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Angels & Butterflyfishes
With their bright colors and intricate patterns, Angelfishes and Butterflyfishes are among the most beautiful fishes found on coral reefs around the world. Biologically, these two families have many similarities. The key difference is that Angelfishes have a defensive spine or “spike” that extends from their gill cover and Butterflyfishes do not. Butterflyfishes also have a pointier snout and are generally smaller (except for the Pygmy Angelfishes, genus Centropyge). During the daytime these fishes gracefully maneuver through the reef, using their brush-like teeth to feed on sponges, tunicates, corals, algae, and detritus.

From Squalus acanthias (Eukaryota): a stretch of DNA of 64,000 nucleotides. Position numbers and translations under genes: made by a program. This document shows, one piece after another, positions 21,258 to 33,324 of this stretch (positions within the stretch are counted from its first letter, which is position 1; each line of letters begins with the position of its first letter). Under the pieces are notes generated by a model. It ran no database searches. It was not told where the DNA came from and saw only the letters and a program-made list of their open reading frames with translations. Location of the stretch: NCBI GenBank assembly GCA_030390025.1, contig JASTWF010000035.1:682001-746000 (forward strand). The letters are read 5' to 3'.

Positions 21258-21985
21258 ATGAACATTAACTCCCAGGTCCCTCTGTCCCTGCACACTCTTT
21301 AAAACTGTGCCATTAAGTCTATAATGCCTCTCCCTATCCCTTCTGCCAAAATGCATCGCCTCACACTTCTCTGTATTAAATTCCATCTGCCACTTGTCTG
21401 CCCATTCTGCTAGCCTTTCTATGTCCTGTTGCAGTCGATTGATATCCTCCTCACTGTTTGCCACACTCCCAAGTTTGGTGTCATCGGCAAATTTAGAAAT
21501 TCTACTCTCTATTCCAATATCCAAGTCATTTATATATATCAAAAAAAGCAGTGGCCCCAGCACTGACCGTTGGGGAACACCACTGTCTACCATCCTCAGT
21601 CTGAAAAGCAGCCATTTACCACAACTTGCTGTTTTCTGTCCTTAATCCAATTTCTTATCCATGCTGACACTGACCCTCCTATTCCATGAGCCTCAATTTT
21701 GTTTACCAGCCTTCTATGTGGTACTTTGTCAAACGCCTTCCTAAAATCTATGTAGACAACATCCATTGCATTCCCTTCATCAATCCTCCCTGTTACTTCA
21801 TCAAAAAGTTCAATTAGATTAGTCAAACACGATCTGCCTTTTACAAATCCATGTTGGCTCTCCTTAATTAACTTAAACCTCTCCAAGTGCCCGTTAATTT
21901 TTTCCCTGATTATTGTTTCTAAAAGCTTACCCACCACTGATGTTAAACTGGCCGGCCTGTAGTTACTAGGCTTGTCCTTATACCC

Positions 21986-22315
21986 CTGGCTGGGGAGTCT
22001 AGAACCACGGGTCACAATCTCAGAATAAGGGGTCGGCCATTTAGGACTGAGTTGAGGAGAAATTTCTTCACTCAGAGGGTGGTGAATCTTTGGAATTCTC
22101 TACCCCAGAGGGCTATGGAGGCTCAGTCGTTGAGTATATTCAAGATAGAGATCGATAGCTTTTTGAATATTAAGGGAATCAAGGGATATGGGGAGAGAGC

Angelfishes are relatively hardy in captivity, generally not sensitive to most variations in water quality, and usually quick to accept frozen and prepared foods. Butterflies have variable hardiness and some species may be more reluctant to accept frozen and prepared foods. This is because there are several species that feed almost exclusively on corals in the wild.